Detectify Research Team releases Ugly Duckling, a web scanner for hackers goldendumpsws, dumpsccshopcom

STOCKHOLM, SWEDEN – the Detectify Security Research team announced the general availability of Ugly Duckling , a stand-alone application security tool specifically tailored for ethical hackers to make it easier for them to share their latest findings. This new open-source scanner was developed with the Detectify Crowdsource community hackers in mind, and it is available for any security enthusiasts to tinker with as well.
Ugly Duckling is a stand-alone vulnerability scanner specifically tailored for ethical hackers to make it easier for them to share their latest findings.
Finding web vulnerabilities as soon as they emerge – before attackers exploit them – is critical to stay on top of web security. Ugly Duckling is built by the research team at Detectify so that members of Detectify Crowdsource can submit proof-of-concept modules in a way that we can test and implement efficiently.
We wanted people to be able to develop, test, and run modules in a simple and easy to document format.
With the Ugly Duckling web scanner, users can detect “stateless” vulnerabilities, i.e., vulnerabilities that can be identified with a single HTTP request, analyzing the response that comes back. Upon detection, ethical hackers can write modules as JSON files that describe what request needs to be made and what analysis should be done on the response.
Using Ugly Duckling, vulnerability findings can run live as security tests within 5-10 minutes after they have been submitted; it’s a win-win for both customers and hackers.
Today Detectify implements vulnerability knowledge from hacker-to-scanner in as fast as 15-minutes ( new record since this article ), and activating ethical hackers to submit accurate Proof-of-Concepts will enable a higher velocity of security information flow to security defenders.
The Ugly Duckling vulnerability scanner tool is open-source and available on Github . Consistent with Detectify’s belief in approaching security in a collaborative way, the Ugly Duckling web scanner is not exclusive to ethical hackers in Detectify’s Crowdsource network, but available for anyone to use for bug bounty hunting, security research, or penetration testing.
ugly-duckling is written in Go and has no external dependencies.
You can install it with :
go get github.com/detectify/ugly-duckling
Or clone the repository and build it manually:
git clone https://github.com/detectify/ugly-duckling.git
cd ugly-duckling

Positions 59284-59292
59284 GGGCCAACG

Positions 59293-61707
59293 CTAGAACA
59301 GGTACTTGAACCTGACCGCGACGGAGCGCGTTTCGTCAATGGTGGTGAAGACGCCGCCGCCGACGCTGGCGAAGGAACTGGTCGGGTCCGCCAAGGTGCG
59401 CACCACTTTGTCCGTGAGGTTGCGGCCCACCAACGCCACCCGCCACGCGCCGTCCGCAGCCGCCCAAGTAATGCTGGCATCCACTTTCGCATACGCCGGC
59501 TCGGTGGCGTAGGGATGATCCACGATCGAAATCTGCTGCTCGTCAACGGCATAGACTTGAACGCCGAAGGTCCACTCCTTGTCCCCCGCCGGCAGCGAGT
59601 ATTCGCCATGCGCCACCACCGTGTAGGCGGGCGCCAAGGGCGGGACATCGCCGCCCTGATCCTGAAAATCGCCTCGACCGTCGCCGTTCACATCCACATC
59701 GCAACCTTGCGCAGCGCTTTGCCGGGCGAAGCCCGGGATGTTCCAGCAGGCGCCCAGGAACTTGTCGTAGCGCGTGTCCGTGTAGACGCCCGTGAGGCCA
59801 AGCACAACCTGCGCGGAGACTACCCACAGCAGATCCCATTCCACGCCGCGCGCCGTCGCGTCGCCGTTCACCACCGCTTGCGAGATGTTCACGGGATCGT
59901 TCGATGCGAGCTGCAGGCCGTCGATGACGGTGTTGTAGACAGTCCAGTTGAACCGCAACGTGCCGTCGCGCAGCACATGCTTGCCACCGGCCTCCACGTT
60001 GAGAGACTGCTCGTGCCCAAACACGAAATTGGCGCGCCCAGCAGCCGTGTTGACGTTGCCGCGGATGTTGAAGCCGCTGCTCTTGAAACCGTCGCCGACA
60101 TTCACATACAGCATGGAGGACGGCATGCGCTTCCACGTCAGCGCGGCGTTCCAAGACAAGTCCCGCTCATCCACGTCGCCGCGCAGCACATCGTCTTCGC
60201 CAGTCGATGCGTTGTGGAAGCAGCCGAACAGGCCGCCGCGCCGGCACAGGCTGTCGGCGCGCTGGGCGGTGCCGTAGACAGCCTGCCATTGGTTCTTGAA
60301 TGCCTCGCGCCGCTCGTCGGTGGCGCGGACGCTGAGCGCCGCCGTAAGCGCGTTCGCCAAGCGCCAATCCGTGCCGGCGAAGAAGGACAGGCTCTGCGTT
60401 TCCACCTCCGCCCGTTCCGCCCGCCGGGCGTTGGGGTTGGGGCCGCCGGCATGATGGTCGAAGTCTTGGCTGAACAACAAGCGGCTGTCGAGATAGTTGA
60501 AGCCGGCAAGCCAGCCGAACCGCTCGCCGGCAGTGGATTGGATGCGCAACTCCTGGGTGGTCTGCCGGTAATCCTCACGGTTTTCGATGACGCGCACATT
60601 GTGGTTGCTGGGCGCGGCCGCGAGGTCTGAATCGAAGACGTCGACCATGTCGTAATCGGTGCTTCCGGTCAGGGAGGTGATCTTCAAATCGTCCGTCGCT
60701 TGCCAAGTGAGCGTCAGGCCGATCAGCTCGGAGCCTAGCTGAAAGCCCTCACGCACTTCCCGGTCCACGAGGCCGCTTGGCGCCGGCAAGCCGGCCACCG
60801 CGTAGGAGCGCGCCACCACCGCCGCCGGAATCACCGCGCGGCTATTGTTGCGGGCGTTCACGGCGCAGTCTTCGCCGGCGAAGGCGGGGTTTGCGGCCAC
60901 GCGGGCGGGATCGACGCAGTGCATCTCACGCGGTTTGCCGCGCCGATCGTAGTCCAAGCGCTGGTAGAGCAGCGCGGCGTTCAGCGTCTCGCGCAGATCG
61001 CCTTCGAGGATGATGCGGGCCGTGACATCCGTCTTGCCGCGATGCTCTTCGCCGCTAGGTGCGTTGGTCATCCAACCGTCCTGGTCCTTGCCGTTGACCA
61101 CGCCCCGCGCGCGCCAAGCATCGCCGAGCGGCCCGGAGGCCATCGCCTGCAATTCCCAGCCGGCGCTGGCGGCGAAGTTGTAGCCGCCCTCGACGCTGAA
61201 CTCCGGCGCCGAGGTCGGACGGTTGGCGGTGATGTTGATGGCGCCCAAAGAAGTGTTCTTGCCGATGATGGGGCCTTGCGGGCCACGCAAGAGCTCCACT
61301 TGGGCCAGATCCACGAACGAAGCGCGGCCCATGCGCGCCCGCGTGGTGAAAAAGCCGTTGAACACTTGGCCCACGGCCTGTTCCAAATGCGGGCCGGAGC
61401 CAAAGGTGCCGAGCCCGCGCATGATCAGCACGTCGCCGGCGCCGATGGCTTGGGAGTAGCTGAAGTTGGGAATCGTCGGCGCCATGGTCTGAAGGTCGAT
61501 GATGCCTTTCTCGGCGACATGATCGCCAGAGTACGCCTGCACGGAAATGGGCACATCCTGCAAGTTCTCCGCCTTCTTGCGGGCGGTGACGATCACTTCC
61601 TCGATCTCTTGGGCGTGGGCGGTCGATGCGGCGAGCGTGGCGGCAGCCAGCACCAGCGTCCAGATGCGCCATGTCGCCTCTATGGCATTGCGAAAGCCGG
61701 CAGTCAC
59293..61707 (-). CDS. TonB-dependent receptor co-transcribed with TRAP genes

go install
ugly-duckling reads URLs on stdin, and takes a list of modules as its arguments (defaulting to ./modules/*.json if none are provided).
A standard invocation to run a single module against a single URL might look like this:
echo https://example.com/ | ugly-duckling modules/test3.json
Or to run against multiple URLs contained in urls.txt:
cat urls.txt | ugly-duckling modules/test.json
Here is an example module that demonstrates all functionality in ugly-duckling:
The request and response sections are both required. The minimum possible module has a path in the request section, and at least one thing in the matches list in the response section:
The request section contains details about the HTTP request to be sent.
method – HTTP method to use; GET, POST, HEAD etc
path – Path and query string to append to the input URL
body – Data to be sent as the request body
headers – An array of headers to send with the request
The response section contains details about how to check the response for a hit.
matchesRequired – How many matches must be made for a module to be considered a ‘hit’
matches – An array of objects describing the matches to be performed
mustNotMatch – An array of objects describing things which must not be matched
Match objects can have one of a few different types:
static – an exact text match is performed using the pattern parameter
regex – a regular expression match is performed using the pattern parameter; the regex engine is the default Go engine.
status – the status code of the response is compared to the integer in the code parameter
header – a regular expression match is performed against the header specified in the name parameter using the pattern specified in the pattern parameter
Any match object in the matches array can have a required parameter set to true so that a match must be met for a module to be considered a hit.
Fredrika Isaksson, PR Manager
or press@detectify.com
+46 (0) 76 – 774 96 66
Reagan McAfee
Offleash for Detectify
What is Detectify?
A challenger to conventional application security, Detectify automates the latest security knowledge from leading ethical hackers and brings it into the hands of security defenders and web application teams. Powered by a network of handpicked ethical hackers, Detectify’s web vulnerability scanner checks your application beyond the OWASP Top 10 and helps you stay on top of threats in the cloud.
What will Detectify find in your web apps? Start a free 2-week trial of Detectify today.
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